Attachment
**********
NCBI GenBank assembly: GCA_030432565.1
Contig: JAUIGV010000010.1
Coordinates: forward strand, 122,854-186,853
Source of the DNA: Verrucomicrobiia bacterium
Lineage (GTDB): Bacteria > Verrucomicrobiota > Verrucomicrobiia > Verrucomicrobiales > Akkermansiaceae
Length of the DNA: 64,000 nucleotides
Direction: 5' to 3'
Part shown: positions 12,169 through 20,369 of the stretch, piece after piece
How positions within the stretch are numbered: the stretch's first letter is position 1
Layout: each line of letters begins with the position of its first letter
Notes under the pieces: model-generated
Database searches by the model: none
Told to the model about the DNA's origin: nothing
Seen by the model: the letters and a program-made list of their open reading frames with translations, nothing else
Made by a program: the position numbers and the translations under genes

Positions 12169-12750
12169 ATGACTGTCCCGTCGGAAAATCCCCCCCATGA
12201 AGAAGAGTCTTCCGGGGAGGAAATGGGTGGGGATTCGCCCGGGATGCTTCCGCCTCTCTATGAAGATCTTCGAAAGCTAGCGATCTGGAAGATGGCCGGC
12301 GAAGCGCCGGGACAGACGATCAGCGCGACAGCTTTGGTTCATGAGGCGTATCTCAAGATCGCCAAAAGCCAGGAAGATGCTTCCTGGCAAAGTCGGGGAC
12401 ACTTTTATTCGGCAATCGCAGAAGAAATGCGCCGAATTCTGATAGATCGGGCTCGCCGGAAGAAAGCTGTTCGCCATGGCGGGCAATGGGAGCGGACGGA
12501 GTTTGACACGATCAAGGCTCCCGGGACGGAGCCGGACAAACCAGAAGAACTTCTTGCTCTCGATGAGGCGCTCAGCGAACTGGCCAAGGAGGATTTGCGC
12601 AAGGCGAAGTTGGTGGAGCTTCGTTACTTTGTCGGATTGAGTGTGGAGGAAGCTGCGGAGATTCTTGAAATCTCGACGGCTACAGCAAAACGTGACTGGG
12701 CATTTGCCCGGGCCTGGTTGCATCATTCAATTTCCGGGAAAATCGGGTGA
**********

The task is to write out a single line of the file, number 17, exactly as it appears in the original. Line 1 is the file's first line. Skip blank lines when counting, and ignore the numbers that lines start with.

12169 ATGACTGTCCCGTCGGAAAATCCCCCCCATGA